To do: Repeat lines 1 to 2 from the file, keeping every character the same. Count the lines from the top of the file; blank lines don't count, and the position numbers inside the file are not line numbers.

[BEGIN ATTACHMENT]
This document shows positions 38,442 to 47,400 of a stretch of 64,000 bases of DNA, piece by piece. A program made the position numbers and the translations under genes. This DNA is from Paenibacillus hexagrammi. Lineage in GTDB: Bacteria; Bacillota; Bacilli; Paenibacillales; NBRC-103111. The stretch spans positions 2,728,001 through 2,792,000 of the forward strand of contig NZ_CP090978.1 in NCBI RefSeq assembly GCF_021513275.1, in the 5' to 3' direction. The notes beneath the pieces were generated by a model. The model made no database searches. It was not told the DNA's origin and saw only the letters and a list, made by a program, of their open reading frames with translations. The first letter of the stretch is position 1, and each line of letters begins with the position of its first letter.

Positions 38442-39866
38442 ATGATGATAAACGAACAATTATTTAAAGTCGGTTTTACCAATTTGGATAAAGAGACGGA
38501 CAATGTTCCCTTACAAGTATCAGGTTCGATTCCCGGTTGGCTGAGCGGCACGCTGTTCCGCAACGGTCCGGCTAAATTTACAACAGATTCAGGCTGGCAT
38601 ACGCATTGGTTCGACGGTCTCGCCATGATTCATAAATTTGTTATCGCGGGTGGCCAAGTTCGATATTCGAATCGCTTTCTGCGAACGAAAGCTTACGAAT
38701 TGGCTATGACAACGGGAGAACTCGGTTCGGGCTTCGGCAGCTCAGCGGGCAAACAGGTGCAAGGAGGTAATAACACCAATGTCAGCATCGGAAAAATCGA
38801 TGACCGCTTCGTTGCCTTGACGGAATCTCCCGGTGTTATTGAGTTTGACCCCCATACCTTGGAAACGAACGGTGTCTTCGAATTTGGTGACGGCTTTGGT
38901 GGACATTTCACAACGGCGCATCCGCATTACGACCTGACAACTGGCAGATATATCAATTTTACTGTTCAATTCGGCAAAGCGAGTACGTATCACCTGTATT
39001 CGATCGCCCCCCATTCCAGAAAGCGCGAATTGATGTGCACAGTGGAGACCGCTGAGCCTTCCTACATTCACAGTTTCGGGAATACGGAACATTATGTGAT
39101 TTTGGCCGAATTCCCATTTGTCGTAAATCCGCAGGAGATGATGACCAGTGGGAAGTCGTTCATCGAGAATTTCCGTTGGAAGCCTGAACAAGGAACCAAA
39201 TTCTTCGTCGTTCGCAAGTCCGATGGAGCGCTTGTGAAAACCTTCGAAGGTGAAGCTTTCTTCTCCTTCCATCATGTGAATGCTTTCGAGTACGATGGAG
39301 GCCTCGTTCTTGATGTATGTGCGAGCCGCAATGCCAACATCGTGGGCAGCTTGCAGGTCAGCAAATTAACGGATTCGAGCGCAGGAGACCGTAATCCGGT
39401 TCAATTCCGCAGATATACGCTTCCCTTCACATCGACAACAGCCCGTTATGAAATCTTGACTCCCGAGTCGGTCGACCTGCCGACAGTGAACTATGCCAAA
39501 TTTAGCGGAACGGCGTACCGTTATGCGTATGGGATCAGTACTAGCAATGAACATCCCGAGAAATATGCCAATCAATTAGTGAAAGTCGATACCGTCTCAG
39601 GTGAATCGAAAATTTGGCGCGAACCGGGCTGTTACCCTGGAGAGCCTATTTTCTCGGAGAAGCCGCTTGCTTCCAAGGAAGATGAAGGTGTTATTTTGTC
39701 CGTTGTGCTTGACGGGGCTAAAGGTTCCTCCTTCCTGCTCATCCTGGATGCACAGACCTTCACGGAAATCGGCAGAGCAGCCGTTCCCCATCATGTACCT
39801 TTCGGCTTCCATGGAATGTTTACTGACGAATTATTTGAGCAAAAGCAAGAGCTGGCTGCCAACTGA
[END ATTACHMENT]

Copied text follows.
This document shows positions 38,442 to 47,400 of a stretch of 64,000 bases of DNA, piece by piece. A program made the position numbers and the translations under genes. This DNA is from Paenibacillus hexagrammi. Lineage in GTDB: Bacteria; Bacillota; Bacilli; Paenibacillales; NBRC-103111. The stretch spans positions 2,728,001 through 2,792,000 of the forward strand of contig NZ_CP090978.1 in NCBI RefSeq assembly GCF_021513275.1, in the 5' to 3' direction. The notes beneath the pieces were generated by a model. The model made no database searches. It was not told the DNA's origin and saw only the letters and a list, made by a program, of their open reading frames with translations. The first letter of the stretch is position 1, and each line of letters begins with the position of its first letter.

Positions 38442-39866